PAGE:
Located in historic downtown Charleston, the United States Custom House was completed in 1879 and is one of only several historical custom buildings that continues to serve its original purpose.
Historically, a custom house was a building that served as a port of entry into a country, where government officials regulated commerce and collected shipping taxes. By the mid-1800s, Charleston had become one of the busiest port cities in the country and the US Custom Service had outgrown its headquarters in The Old Exchange Building.
In 1849, Congress purchased the waterfront site on East Bay Street to construct a new headquarters. The following year several architects were invited to compete for the commission to design the building. Although Charleston architect Edward C. Jones was initially declared the winner, federal authorities ultimately awarded the project to Ammi Burnham Young, supervising architect of the United States Treasury Department. Young was selected to produce a new design based on the previous entries of Jones and fellow Charleston architect E.B. White, who also designed the Trinity Episcopal Cathedral in Columbia and the French Huguenot Church in Charleston, among other notable buildings.
Construction began in 1853, but was interrupted in 1859 due to increasing costs and the possibility of South Carolina‘s secession from the Union. The building sustained considerable damage during the Civil War and wasn’t repaired until construction resumed in 1870. The new United States Custom House was completed nine years later.
The United States Custom House is listed in the National Register:
Both architecturally and historically, the United States Custom House is an outstanding public building. Its continual use as a custom house completes the commercial history of one of the country’s busiest early ports. Construction began in 1853, with Charleston architect E.B. White serving as superintendent architect, but the building was not completed until 1879. The Roman Corinthian order was carried throughout the structure, not only in the pedimented porticos on the east and west fronts, but also the columns decorating the piers between the windows. The plan is a simple cross with one short and one long axis. Originally there was to have been a rotunda with a dome and skylight at the intersection of the cross arm, but apparently this was eliminated as construction of the building was prolonged and became costlier. The basement story is rusticated while the upper wall surfaces are smooth marble. Windows on both floors are rectangular and pedimented, as are the centrally located entrances on each portico. Surmounting the building is an entablature with a molded architrave, a wide unadorned frieze, excepting the “United States Custom House” carved into the west front in 1964, and a dentiled cornice. Above this is an open balustrade, behind which a low pitched roof is barely visible.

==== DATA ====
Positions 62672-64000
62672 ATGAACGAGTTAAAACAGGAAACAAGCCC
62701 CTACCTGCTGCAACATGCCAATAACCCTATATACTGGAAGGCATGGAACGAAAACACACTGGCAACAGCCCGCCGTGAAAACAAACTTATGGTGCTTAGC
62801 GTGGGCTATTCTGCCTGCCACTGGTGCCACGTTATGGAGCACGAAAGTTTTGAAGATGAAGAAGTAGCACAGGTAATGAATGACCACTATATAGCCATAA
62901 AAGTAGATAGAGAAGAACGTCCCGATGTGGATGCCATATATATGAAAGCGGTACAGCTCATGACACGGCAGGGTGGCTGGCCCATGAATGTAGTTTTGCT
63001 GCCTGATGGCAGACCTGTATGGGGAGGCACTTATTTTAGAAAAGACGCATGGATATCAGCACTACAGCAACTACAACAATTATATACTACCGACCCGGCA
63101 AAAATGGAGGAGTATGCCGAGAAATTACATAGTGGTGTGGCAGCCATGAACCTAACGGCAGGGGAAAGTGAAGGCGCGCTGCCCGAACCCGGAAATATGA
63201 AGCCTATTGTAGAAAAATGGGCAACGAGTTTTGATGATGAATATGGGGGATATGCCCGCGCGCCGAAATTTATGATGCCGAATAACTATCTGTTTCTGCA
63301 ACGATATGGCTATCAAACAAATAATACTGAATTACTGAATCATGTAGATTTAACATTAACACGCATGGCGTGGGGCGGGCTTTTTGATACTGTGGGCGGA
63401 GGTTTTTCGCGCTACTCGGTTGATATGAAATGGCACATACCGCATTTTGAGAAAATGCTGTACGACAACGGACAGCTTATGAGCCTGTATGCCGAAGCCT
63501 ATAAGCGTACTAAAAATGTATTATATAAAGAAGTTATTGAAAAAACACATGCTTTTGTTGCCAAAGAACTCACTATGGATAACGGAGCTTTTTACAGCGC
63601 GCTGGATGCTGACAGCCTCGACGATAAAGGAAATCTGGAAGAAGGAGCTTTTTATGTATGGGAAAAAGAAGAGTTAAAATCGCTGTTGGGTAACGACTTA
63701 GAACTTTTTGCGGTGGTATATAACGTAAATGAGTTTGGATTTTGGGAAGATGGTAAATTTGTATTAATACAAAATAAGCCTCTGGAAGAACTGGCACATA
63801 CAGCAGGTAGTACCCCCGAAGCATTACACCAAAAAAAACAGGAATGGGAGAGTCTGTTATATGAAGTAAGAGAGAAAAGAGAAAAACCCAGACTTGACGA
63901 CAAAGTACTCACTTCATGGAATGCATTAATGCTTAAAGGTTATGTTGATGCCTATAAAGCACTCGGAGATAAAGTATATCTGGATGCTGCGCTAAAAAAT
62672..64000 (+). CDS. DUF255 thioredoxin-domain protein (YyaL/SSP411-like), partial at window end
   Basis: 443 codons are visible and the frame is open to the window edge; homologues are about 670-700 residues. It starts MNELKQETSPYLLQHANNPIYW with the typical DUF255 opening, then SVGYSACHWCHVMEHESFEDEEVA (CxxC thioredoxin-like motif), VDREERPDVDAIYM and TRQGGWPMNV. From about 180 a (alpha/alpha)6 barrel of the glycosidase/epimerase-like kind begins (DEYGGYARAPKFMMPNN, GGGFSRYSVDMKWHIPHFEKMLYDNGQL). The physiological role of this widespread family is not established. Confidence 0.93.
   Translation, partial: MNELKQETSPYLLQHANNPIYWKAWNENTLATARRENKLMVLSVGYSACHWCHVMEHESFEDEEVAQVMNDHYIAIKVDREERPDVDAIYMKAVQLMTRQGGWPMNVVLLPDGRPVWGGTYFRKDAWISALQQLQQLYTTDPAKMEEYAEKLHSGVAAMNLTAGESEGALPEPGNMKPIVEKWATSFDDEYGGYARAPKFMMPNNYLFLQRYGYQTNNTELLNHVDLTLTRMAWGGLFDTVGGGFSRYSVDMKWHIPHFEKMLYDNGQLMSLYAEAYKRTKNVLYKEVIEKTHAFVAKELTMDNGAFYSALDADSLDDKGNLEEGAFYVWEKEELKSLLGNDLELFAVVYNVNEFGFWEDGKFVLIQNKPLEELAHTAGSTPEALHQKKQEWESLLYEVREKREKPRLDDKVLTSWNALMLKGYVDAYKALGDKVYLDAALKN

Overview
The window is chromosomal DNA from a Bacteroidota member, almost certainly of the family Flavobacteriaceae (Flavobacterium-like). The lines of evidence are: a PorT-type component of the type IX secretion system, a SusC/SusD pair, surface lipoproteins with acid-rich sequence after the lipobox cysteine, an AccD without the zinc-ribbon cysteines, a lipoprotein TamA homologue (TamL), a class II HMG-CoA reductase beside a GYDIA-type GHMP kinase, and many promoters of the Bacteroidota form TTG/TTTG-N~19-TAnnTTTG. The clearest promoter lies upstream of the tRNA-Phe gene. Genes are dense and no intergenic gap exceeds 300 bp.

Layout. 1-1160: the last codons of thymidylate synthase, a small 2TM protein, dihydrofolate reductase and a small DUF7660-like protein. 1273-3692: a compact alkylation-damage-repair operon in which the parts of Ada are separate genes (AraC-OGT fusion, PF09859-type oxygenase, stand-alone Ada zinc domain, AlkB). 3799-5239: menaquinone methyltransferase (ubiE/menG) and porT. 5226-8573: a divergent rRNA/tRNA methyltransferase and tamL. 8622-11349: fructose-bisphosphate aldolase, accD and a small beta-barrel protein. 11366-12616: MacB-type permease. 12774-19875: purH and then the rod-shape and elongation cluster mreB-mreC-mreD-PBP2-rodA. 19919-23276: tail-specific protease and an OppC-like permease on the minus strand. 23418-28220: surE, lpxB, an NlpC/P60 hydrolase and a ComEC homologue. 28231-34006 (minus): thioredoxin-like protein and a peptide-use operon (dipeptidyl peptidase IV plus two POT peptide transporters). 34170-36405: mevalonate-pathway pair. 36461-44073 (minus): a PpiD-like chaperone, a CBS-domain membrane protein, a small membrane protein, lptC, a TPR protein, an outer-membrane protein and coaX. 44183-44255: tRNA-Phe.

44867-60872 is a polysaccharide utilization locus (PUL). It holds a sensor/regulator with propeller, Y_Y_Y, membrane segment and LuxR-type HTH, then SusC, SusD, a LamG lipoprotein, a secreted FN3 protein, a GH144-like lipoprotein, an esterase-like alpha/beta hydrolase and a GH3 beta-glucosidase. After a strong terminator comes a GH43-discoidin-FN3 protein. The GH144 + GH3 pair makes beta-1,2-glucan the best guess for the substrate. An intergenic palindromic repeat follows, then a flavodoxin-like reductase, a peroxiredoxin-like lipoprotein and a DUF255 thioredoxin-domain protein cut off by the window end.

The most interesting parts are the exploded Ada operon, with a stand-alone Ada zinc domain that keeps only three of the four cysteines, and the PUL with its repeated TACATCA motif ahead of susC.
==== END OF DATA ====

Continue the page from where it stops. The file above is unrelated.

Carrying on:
Reflections on the United States Custom House
The photo below was contributed by photographer Audrey Robinson who says, “This is a photo of the United States Custom House in Charleston. It is one of my favorite buildings in Charleston. It was a strange time to be there. Normally the streets are filled with tourists and traffic, but not on this day. Everyone was preparing for Hurricane Irma to hit. Business owners were filling their doorways with sandbags and some were boarding up windows. Thankfully not too much damage was done to this wonderful town.”
Contributor F. Everett Leigh, the photographer behind two of the photos on this page, writes this: “I spent the weekend with my family and had a few hours to take a stroll by myself to the places I remember the most growing up in Charleston. I saw what I think is one of my favorite examples of the marvelous architecture that predates the Civil War at the United States Custom House while there.”